What digital art is missing

20 September 2021

Physical art (paintings, sculptures, …) and digital art (photographs…) are just two different formats of art expression. However, the ecosystems surrounding them are quite different. If you buy a painting from an artist, you can be sure you have the original and that the author cannot sell it to anyone else. The artist still stays the author, but you become an owner of it, even though some people can try to do counterfeits or copies for other uses. In the digital world, the artist (e.g., photographer) can sell their piece to how many people he/she pleases and none can be really sure if they are the sole owner or among thousands of others. Therefore, monetization of digital art is not very easy.

The economics behind this are quite straightforward. If a collector knows they cannot really verify that the artist sold only to them, they are not willing to pay a premium as they are with traditional paintings. The artists then have a little motivation to invest time to top-quality art or if so, they need to sell it to many people for low prices. The secondary market then barely exists.

There is the revolution going on in this area now. One of the most common use cases for blockchain is exactly this. Given the blockchain characteristics – transparency and immutability – the artist can record the art piece (e.g., photograph) on blockchain and the ownership can then be transferred to the person who is willing to pay similar premium as to when they are buying traditional art. The artist stays the author, but the owner is the collector and they can then sell the art to someone else.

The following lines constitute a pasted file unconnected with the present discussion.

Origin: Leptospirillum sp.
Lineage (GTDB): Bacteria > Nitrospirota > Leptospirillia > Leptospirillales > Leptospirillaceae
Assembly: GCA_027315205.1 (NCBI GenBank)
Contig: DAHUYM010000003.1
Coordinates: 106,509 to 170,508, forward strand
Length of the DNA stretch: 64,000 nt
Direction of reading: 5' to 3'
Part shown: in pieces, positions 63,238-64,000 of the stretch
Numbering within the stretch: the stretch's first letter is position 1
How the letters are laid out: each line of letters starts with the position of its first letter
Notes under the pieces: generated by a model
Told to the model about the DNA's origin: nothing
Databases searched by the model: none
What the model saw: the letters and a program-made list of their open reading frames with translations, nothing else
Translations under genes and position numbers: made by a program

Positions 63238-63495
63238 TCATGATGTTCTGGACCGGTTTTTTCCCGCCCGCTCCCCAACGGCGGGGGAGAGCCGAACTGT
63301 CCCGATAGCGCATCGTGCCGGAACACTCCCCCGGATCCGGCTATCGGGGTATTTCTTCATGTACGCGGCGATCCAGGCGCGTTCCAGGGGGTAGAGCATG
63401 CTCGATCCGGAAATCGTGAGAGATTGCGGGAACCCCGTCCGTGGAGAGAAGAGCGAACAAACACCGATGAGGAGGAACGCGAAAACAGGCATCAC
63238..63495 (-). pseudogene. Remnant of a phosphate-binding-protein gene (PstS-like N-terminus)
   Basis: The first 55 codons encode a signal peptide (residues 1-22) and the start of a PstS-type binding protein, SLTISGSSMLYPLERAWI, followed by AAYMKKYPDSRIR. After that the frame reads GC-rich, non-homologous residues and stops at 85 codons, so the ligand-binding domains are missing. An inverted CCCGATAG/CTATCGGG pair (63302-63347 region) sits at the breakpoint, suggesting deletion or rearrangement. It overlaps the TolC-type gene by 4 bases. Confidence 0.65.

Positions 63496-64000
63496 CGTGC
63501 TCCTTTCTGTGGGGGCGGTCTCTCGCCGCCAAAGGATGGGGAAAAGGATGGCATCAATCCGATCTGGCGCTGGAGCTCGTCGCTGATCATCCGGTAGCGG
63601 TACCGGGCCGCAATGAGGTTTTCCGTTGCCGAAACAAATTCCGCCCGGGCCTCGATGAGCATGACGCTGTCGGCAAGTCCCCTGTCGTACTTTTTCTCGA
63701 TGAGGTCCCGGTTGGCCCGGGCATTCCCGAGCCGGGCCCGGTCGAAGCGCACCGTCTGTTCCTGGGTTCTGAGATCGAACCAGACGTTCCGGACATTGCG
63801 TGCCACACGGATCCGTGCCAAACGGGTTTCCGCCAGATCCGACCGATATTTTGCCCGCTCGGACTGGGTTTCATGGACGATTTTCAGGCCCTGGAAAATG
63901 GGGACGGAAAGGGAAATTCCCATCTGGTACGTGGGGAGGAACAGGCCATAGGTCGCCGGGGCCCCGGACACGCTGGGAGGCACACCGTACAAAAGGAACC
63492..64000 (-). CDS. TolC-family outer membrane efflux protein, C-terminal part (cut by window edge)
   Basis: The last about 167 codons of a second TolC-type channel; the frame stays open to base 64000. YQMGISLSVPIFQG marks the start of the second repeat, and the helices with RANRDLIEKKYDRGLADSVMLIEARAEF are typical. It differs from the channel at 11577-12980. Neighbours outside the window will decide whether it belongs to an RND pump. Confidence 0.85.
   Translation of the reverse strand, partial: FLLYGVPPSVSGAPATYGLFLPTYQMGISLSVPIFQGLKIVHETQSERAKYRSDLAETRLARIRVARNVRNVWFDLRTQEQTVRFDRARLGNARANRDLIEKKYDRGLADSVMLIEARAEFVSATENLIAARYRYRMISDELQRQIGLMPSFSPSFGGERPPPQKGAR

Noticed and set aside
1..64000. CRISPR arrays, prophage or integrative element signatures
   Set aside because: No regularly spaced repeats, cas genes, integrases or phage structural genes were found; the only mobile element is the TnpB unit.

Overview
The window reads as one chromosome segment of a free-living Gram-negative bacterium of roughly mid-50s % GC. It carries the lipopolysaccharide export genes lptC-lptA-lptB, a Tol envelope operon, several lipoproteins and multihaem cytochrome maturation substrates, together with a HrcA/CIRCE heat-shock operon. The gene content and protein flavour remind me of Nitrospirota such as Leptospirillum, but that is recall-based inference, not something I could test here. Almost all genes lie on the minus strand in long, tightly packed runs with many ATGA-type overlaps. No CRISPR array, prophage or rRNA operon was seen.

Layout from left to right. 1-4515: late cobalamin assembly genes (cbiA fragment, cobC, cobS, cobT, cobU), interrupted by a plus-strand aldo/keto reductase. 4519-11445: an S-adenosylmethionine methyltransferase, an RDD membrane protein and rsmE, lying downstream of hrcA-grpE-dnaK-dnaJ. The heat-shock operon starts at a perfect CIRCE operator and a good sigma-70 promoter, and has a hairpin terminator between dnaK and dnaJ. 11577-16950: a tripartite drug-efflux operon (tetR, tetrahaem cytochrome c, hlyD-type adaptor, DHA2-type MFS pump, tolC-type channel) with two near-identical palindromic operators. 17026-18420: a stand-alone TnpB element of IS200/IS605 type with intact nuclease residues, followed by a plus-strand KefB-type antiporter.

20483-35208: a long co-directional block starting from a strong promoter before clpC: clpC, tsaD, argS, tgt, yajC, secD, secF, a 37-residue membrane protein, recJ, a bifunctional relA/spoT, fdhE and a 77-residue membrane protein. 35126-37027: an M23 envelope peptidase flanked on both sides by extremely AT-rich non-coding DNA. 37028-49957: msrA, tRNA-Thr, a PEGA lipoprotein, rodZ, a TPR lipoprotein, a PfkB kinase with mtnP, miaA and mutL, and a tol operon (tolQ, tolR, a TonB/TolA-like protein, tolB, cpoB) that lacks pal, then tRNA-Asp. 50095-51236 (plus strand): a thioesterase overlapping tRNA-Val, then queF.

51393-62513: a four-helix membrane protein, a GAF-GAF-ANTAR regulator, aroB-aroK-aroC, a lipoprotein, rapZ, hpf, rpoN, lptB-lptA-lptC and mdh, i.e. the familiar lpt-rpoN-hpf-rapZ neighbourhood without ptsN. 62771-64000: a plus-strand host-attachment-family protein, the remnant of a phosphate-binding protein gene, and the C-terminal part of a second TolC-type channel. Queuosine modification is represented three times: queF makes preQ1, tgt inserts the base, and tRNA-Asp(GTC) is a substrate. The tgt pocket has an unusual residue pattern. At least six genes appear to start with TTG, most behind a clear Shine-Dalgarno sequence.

All this is already happening. Check OpenSea, Rarible, KnownOrigin, and many more. These are marketplaces that allow artists to issue digital tokens linked to the art, to transfer them to collectors and collectors to trade among themselves.

However, given that the area and technology is relatively new, there are still some unresolved issues. First of all, there is a huge hype around some of the art pieces that might not be worth what they are sold for. Second, given the openness of the ecosystem, everyone can become an artist and sell whatever they deem to be art – the marketplaces become infested with worthless pieces that just sits there.

Bearing this in mind, these are just minor obstacles on a road to digital ownership. Transparent and immutable character of blockchain can bring similar characteristics to the digital arts market that are common to the traditional, physical art. We should be focused on the purpose here and not get distracted by issues of immaturity of the market and look for its mainstream adoption.